One of the many beauties behind hypertext and works of electronic literature is that sense of unending possibilities. The nodes and paths of a hypertext, or of the internet as a whole, somewhat mimic that of neurons and the human brain. Connections that may at times seem random, constantly changing and created different paths. There are potentially endless different possibilities to read a single work of hypertext and everything depends on the individual sitting in front of the computer at that given moment. It’s based on the choices they make at the time. Then, if they decided to go through the hypertext again, there is also no guarantee that they would read it the exact same way the second time around, or the third or fourth. As Robert Coover states,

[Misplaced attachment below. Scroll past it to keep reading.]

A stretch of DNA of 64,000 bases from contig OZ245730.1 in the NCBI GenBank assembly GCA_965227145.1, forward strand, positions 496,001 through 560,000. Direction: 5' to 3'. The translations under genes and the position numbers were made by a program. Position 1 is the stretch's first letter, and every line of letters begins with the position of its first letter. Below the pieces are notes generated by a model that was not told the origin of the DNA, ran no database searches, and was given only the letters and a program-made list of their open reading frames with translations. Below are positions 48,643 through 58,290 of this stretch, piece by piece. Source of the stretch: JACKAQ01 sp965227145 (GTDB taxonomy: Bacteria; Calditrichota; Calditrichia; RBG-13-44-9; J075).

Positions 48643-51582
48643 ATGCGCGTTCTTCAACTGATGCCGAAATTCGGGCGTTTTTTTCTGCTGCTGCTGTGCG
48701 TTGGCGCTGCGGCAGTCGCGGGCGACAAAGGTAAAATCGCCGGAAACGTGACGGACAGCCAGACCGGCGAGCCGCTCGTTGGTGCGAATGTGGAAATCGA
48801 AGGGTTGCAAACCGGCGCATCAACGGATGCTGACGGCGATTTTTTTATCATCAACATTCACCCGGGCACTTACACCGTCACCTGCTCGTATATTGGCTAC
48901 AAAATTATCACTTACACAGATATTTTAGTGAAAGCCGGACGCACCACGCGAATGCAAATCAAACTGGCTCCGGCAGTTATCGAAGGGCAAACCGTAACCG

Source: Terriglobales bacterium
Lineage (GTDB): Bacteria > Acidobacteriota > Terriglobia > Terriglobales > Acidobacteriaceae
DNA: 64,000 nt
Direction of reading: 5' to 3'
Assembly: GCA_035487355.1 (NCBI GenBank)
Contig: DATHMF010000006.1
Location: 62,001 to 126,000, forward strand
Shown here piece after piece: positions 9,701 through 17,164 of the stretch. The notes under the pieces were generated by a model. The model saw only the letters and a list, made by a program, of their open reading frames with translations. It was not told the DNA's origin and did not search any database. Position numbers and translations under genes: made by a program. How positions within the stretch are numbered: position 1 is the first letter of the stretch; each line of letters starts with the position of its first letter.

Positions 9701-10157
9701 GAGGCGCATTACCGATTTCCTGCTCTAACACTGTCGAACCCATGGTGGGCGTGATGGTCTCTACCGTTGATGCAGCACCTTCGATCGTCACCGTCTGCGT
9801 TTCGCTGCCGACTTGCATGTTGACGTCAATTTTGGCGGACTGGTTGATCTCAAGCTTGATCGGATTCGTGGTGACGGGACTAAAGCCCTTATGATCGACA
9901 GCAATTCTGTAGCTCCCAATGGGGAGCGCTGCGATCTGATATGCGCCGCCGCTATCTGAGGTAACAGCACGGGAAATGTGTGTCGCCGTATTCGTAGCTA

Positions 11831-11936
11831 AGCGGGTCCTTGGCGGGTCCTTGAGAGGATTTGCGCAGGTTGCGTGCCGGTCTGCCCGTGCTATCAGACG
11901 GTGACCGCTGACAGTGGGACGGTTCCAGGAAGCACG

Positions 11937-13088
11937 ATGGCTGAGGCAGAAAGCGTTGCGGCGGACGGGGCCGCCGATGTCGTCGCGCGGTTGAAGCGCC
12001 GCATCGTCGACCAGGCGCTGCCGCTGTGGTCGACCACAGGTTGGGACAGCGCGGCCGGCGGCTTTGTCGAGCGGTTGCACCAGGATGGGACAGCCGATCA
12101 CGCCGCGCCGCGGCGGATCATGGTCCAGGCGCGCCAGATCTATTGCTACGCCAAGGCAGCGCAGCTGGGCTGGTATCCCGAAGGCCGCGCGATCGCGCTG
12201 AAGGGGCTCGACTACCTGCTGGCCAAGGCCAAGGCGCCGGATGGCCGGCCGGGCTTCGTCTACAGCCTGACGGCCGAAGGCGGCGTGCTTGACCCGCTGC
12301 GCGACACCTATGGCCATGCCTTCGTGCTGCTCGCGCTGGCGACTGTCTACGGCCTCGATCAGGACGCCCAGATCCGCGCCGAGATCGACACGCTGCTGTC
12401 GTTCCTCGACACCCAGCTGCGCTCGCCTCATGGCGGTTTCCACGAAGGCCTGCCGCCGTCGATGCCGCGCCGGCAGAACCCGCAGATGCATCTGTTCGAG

And what of narrative flow? There is still movement, but in hyperspace’s dimensionless infinity, it is more like endless expansion.
Hypertext, though digital and somewhat erratic due to its multi-/non-linearity, is still literature or at the very least has the potential to be considered literature. It all has to do with the content included within the work rather than dependent on being in a print medium.
With the birth of hypertext came the chance to expand one’s thinking beyond the boundaries of linearity. Certainly storytelling did not and has not always been solely confined to a strict linear “beginning-middle-end,” but it provided more artistic opportunity to think even beyond the confinement of telling a story in a single way. It created the chance for the readers to choose where the story would go, and develop or discover their own ways through the work, individualizing the experience for each and every person in a way that a physical print book would be unable to achieve. It creates a new way to examine and think about works, literary or otherwise, and how various parts connect to one another. The opportunities are endless, only limited by the imagination of creator and reader.
Robert Coover’s “The End of Books”